“I know a life of crime has led me to this sorry fate, and yet, I blame society. Society made me what I am,” Harry Dean Stanton’s Bud says to Otto, the protagonist of Alex Cox’s 1984 cult classic Repo Man. “That’s bullshit. You’re a white suburban punk just like me,” Otto replies, a significant line in Cox’s iconic countercultural film that embraced the radical, eccentric ideals of punk. Notable for its soundtrack that featured several popular LA punk bands, Alex Cox had a strong fascination with the punk genre that would make him a fitting choice for an independent feature film following the career and death of Sex Pistol’s bassist Sid Vicious.
Delving into the mysterious, enigmatic and rather tragic story of the rebellious figurehead of the landmark punk band, Sid and Nancy deconstructs the life of John Simon Ritchie, known professionally as Sid Vicious. Cox’s film peers into Vicious’ turbulent relationship with the band as well as his volatile relationship with lover Nancy Spungen, crafting an intense and visceral love story spiked by the realities of fame.
Casting frenetic character actor Gary Oldman in the lead role, Alex Cox originally wanted Daniel Day-Lewis to play Vicious, but was convinced by Oldman after seeing him play the lead role in Edward Bond’s The Pope’s Wedding. Turning down the role twice before accepting it, despite the actor’s outstanding central performance, he was unsure of the role at first. Speaking in a Playboy interview in 2014, the actor commented, “I wasn’t really that interested in Sid Vicious and the punk movement. I’d never followed it. It wasn’t something that interested me. The script I felt was banal and ‘who cares’ and ‘why bother’ and all of that”.
Thankfully, Oldman reconsidered based on his agent’s own words of encouragement, with the actor losing considerable weight to play the emaciated Vicious, eating “steamed fish and lots of melon” before he was briefly hospitalised for taking the diet too seriously. Ever the thespian, Oldman continued on, producing one of his greatest roles to date, his performance becoming the linchpin of Sid and Nancy which can fall victim to being a sensational approach toward drug use.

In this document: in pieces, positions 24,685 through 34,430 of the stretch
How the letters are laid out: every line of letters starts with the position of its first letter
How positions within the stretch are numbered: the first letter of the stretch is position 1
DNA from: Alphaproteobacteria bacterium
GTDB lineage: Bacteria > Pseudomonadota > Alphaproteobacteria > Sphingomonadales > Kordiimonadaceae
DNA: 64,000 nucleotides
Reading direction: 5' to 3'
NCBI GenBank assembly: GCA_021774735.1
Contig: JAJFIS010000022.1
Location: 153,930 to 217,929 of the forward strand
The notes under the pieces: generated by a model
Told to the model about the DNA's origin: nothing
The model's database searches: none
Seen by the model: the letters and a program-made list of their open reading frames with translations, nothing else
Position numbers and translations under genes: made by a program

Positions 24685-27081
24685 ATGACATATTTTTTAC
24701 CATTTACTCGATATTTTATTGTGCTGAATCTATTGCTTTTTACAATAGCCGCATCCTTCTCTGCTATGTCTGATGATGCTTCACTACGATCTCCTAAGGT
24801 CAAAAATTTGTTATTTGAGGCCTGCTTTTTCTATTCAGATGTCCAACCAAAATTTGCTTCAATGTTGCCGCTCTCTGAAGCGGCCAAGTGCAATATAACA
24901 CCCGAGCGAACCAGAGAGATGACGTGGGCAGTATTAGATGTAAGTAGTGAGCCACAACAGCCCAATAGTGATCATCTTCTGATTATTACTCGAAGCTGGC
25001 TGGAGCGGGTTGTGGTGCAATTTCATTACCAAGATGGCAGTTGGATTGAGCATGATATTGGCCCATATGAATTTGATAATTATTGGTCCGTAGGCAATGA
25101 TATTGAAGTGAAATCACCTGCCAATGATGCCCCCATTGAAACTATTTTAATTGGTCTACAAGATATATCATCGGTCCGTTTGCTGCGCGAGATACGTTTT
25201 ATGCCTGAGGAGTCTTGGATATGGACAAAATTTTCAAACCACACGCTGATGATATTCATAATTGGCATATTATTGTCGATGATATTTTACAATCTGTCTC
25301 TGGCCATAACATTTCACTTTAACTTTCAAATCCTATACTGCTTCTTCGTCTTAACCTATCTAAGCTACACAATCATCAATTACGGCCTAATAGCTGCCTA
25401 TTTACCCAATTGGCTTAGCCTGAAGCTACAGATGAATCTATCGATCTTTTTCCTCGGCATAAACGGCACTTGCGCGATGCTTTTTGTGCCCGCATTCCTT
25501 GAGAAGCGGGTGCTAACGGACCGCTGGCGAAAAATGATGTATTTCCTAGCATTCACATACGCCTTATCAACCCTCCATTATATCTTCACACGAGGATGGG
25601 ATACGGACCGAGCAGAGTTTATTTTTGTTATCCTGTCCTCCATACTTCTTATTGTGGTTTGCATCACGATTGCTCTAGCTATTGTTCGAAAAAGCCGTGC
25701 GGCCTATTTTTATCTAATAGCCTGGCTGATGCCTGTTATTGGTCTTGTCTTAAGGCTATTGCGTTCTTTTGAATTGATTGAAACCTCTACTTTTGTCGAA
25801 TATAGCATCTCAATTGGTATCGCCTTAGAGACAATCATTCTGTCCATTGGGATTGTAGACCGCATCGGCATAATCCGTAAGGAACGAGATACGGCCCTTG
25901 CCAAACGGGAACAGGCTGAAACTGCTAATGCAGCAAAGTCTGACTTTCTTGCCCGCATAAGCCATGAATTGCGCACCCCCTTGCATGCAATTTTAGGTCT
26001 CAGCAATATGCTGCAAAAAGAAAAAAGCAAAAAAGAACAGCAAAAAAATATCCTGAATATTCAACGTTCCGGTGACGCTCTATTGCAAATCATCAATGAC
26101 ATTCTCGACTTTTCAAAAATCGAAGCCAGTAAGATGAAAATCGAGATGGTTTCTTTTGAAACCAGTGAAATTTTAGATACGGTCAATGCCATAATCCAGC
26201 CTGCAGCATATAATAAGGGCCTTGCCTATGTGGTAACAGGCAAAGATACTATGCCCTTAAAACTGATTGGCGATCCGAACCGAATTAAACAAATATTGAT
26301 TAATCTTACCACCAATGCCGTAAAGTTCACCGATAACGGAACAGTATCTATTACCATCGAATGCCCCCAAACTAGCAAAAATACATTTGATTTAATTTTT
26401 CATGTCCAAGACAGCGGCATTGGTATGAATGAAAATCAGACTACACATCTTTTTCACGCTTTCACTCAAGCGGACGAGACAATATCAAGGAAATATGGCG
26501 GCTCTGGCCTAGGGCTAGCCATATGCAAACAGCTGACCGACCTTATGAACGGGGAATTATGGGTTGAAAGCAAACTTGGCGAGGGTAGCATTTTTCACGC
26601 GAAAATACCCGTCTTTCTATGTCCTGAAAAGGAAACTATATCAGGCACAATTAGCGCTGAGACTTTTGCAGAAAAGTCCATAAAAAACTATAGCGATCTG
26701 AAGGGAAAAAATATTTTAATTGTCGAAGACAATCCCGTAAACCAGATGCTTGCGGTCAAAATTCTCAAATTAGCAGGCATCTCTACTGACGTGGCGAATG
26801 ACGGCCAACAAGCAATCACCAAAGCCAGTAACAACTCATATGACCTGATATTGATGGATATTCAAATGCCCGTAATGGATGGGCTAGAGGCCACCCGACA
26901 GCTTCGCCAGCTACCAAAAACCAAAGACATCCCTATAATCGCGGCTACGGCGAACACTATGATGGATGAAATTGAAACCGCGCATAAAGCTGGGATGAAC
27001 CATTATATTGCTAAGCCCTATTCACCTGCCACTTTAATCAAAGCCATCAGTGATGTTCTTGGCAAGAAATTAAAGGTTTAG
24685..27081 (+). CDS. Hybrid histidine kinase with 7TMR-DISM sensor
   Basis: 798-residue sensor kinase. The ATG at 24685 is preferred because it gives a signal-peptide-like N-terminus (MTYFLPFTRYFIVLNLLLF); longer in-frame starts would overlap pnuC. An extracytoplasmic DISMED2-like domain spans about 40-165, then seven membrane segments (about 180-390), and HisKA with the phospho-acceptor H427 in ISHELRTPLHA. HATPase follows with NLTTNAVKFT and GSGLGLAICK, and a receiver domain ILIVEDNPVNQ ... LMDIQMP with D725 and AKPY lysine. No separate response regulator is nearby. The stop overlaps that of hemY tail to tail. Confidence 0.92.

Sid Vicious’ story is a tragedy that began with a tarnished childhood during which his mother was addicted to heroin before he was brought into the Sex Pistols by John Lydon, the band’s frontman, and entered an uncharted territory of global fame and attention. Expressing his regret in bringing Vicious to the band, Lydon remarked in 2014: “He didn’t stand a chance. His mother was a heroin addict. I feel bad that I brought him into the band, he couldn’t cope at all. I feel a bit responsible for his death”. After all, it was the heroin supplied by Vicious’ mother, Anne Beverley, that led to his own death.
Despite emitting the same powerful punk intensity as The Sex Pistol’s had in their short reign in the music industry, John Lydon stands firmly against Alex Cox’s film, intensely shaming it as the “lowest form of life”. In a considerable statement, Lydon comments, “The whole thing was a sham. It was a ploy to get my name used in connection with the film, in order to support it. To me this movie is the lowest form of life”.
Continuing, Lydon adds, “I honestly believe that it celebrates heroin addiction. It definitely glorifies it at the end when that stupid taxi drives off into the sky. That’s such nonsense… It was so off and ridiculous. It was absurd”.
Criticising the film for its factual inaccuracies certainly opens up a window of exploration into the line between fact and fiction in relation to high-profile biopics, though what can be said of Alex Cox’s influential film is that it well captures Vicious’ energy and manic attitude whilst still addressing his own personal demons.
The truth to Vicious’ crimes lean toward condemnation, though remains slightly ambiguous, instead, Cox takes us on a tour of the psyche of a broken individual, focusing not on the character of Sid Vicious but instead the fractured portrait of John Simon Ritchie.